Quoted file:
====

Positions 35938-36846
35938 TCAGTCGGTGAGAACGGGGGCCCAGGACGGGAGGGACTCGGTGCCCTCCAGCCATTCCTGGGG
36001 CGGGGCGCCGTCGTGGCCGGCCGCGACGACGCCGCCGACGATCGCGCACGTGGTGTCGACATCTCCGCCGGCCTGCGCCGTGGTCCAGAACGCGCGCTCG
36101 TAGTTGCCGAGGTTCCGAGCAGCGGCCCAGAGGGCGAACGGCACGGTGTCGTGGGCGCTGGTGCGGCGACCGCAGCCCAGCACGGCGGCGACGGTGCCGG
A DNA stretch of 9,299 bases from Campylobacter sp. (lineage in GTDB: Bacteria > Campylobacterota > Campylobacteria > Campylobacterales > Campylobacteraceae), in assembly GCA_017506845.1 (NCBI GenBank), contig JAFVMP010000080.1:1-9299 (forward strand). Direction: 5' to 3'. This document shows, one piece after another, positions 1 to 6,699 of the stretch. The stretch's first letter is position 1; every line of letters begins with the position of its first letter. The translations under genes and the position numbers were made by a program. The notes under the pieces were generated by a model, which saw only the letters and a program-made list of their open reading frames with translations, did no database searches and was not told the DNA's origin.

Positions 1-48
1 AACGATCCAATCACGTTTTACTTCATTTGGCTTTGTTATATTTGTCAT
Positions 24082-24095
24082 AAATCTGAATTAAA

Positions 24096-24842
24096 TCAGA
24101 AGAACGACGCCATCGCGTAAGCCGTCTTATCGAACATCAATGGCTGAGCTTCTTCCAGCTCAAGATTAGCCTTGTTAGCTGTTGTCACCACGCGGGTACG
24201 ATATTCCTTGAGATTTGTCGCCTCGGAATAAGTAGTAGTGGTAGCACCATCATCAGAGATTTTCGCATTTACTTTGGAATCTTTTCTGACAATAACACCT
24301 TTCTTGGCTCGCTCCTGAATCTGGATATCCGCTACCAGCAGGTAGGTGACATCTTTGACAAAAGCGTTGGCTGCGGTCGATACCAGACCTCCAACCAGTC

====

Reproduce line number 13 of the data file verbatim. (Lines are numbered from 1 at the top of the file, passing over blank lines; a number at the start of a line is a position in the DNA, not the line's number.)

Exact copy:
24201 ATATTCCTTGAGATTTGTCGCCTCGGAATAAGTAGTAGTGGTAGCACCATCATCAGAGATTTTCGCATTTACTTTGGAATCTTTTCTGACAATAACACCT